Ready, Set, Spike! (Take two)

Anybody who knows me could tell you I am not in the least bit an athletic person. My attempts at volleyball throughout middle school were feeble to say the least, and I was often on the “C” team– the worst of the three categories our coaches placed us in. My attempts at after school track were no better. My part in the group relays resulted in a losing rank for my team, and my hurdles were nothing short of humiliating. Once I reached high school, I took a break from sports over freshman year and tried out for the volleyball team my second year, only to get cut from tryouts because my overhand serves never made it past the net– and ultimately decided I was done with sports for good.

Going into college I assumed I might try some simpler sports, like table tennis, or even just throw a frisbee back and forth with a friend and call it good. There were many sports/active clubs to choose from throughout Whitman, so I knew the options before me were wide, and I certainly didn’t have to settle for the ones I had never succeeded at.

So what possessed me to show up to a volleyball club meeting just a couple weeks into sophomore year of college after my failed and embarrassing foray into sports? I can’t say for sure. Perhaps peer pressure from my friends, or my recent habit of staying active, or the fact that my roommate had to drag me out of the room, or maybe even that tiny voice in my head that actually wanted to give athletics another go. Whatever the case, I showed up to the meeting, nervous and apprehensive but buzzing with a strange excitement.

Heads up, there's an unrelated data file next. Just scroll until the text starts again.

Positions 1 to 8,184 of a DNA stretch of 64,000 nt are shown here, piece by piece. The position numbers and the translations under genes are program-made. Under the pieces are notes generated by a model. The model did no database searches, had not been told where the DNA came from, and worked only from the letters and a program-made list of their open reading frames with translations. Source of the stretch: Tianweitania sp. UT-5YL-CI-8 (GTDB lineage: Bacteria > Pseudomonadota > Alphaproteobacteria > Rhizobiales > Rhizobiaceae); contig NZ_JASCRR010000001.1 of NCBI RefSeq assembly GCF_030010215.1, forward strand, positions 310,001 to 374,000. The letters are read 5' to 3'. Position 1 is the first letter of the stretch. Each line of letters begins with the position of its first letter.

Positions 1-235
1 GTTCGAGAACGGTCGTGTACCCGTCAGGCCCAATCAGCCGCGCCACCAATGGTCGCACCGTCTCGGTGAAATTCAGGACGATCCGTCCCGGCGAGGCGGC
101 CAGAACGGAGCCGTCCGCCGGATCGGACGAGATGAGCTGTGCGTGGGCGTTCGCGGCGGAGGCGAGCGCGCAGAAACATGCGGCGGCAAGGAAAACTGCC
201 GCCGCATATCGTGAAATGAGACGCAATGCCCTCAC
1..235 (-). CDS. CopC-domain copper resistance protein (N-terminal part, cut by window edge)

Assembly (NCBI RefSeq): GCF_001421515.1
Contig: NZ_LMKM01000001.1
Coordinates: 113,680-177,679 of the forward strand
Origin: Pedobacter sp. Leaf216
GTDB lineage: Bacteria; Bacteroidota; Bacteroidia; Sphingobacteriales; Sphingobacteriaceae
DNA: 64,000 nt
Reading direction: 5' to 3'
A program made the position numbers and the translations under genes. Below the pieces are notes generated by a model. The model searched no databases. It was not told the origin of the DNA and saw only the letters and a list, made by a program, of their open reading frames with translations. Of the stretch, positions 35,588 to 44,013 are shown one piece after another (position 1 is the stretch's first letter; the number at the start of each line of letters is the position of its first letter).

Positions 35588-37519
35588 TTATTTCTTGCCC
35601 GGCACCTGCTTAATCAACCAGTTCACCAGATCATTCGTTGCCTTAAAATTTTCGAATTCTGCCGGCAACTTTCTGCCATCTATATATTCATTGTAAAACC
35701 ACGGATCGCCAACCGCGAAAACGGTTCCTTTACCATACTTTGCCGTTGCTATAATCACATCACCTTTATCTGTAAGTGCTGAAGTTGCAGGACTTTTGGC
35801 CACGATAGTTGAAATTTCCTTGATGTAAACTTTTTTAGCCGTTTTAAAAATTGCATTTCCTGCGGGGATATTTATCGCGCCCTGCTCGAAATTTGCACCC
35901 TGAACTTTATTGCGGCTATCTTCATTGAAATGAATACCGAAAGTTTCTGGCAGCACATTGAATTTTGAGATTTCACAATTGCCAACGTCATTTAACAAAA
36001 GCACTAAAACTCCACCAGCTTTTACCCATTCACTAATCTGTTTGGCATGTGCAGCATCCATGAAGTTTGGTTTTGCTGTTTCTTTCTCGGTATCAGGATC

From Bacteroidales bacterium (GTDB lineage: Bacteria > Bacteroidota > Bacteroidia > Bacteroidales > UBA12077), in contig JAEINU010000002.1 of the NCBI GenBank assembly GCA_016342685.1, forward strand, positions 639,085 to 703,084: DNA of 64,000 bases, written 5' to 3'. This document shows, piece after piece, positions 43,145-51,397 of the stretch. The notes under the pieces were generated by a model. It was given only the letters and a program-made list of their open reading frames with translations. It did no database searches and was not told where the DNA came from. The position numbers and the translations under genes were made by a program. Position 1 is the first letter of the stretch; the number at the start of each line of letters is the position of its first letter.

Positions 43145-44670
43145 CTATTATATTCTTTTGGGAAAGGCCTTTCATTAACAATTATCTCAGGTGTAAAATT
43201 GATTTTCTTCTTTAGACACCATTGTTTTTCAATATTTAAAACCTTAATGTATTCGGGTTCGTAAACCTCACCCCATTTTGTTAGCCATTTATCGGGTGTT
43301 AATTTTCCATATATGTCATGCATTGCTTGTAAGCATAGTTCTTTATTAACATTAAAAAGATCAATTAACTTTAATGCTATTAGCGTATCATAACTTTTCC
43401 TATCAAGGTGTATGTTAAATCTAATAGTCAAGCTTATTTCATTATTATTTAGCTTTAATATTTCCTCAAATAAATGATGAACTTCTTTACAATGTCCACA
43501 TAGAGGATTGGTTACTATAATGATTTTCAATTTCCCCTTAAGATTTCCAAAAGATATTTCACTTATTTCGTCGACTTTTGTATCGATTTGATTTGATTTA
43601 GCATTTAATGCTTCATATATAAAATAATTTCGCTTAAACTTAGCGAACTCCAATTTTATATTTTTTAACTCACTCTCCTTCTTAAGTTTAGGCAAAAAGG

The room was filled with a generous number of boys and girls, all at different skill sets. The club leaders separated us by gender and had us do some runs and exercises, boys at one net and girls at the other. After we had skipped and lunged ourselves out, they brought out the balls and had us serve. The club leader was perky and energetic– her excited hand gestures and bright, clear voice made me feel pumped up to begin. My muscles must have strengthened considerably since middle school because for the first time, I was making consistent overhand serves over the net. I was exhilarated to realize this, and even more so when I found that for once, I could finally control the direction in which my ball flew.

Although I had been slightly dreading the meeting, the two hours seemed to zoom by in a flash. I was having genuine fun with my friends and doing well enough that my spirits remained high. The end of the meeting resulted in us being separated once again for a scrimmage, this time not by gender but by those who wanted to play “hard” and those who wanted to play “easy.” I stuck with the latter, and though those of us in that category did not play even half as intensely as those in the hard category, it was still fun enough that by the time the clock struck nine, I was already looking forward to next week’s practice.

“Don’t worry if you don’t think you’re good enough to play at the ‘hard’ net,” one of the leaders told us at the end of the meeting. “One day, you’ll get there.”

As cliché as that line may sound, I couldn’t help but believe it might be true.

The lack of pressure greatly reduced my apprehensions going into the first meeting and has allowed me to have fun at all the other ones I have attended since then. It only goes to show that there is no point in letting your middle school trauma determine your future choices because every now and then, something good might just come out of a risky decision.

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